What Is A Social Network?

The “social network” concept is not a new one. Human beings have formed social networks ever since they were able to communicate with one another. These relationships and networks have long been acknowledged and studied and form a core component in the study of sociology. With the eruption in popularity of sites like Facebook, the phrase social network has become a part of our vernacular. It was even chosen for the title of the movie focused on Mark Zuckerberg and the founding of Facebook.

Since the commercialization of the Internet, it has been utilized to build and increase human interaction through networking. Usenet (newsgroups) and Listservs (mailing lists) were the early forms of social networks; places where you could meet and hold discussions with people with similar interests, hobbies and goals. Later, web-based forums became the solution of choice for those seeking to build an online community. Coined “Web 2.0”, the current approach to online social networking involves an entire site being the result of users interacting, sharing and creating the content. Social networking now includes a broad spectrum of applications including sites like YouTube, Facebook, Twitter and LinkedIn. The most broad of definitions would even include MMORPGs (Massively Multiplayer Online Role-Playing Games) like World of Warcraft.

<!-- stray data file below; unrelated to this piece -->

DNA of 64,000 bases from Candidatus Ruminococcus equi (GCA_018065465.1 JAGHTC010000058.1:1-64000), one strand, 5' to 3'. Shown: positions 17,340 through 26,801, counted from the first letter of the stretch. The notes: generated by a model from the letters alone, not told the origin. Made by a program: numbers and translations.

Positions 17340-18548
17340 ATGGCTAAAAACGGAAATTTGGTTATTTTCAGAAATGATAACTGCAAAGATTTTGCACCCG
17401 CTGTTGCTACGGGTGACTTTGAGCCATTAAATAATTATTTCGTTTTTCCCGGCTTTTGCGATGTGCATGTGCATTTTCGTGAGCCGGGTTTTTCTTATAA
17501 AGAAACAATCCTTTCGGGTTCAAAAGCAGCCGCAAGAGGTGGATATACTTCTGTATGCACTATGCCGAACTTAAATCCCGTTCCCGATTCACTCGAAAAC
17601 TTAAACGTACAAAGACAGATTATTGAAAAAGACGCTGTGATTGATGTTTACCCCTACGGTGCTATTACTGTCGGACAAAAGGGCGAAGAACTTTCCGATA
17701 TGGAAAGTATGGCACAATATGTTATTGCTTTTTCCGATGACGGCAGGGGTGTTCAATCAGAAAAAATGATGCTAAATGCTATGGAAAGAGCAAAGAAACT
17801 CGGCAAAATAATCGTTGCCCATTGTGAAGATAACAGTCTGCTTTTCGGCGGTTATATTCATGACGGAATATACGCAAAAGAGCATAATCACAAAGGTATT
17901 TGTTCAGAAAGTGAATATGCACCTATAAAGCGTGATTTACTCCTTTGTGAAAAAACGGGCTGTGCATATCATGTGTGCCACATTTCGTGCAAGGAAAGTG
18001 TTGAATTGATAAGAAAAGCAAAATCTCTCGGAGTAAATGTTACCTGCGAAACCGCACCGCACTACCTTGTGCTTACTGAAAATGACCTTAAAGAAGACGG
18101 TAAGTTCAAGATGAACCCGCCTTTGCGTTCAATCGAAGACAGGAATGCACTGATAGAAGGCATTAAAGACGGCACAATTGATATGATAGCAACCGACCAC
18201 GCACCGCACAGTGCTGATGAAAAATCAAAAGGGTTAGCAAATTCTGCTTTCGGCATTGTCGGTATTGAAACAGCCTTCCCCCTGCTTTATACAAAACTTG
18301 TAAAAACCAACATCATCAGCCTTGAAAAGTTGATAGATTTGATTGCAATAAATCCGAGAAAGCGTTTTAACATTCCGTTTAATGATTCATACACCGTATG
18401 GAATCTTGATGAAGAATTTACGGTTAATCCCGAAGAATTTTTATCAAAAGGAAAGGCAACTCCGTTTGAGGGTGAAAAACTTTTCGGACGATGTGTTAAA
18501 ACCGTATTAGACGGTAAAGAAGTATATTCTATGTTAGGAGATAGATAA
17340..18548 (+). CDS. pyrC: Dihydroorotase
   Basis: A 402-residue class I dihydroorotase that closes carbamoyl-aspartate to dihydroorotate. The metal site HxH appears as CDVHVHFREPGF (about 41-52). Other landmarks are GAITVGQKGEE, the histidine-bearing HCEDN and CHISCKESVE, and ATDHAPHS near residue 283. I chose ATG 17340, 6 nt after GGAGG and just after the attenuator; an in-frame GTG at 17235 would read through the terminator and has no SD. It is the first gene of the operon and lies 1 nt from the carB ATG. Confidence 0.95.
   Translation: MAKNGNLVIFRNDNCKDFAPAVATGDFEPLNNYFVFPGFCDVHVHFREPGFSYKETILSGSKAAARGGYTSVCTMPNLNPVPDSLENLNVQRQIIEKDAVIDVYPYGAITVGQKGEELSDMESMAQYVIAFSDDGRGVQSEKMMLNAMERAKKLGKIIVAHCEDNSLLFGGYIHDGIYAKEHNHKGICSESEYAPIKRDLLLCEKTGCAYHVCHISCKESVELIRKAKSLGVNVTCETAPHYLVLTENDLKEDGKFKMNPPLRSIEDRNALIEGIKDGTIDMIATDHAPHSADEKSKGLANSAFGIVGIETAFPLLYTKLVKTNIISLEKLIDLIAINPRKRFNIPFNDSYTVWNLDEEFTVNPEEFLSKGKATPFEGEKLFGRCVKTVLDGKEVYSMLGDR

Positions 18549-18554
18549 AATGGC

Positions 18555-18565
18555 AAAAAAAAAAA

Social Network Reviews is currently focused on one particular niche of social networking; the development of social community sites. Specifically, a site where a user community focused on a general or specific interest is created through the participation of the users. While an organization may be the originator of the site, the majority of the content itself is generated by the users. This includes profiles, forum discussions, events, and even the creation of Sub-Groups within the main group. (For more on this, read the About Social Network Features page).

Even with this narrow focus, people's perceptions of a social community network vary widely dependent on their particular group's needs. While one group may be focused on sharing video and require an account with a lot of bandwidth and storage space, another may be mostly concerned about local gatherings and events which don't eat up as many resources. Thus, Social Network Reviews seeks to give the most general editorial reviews while allowing users to speak directly to how each solution did or did not meet their specific needs.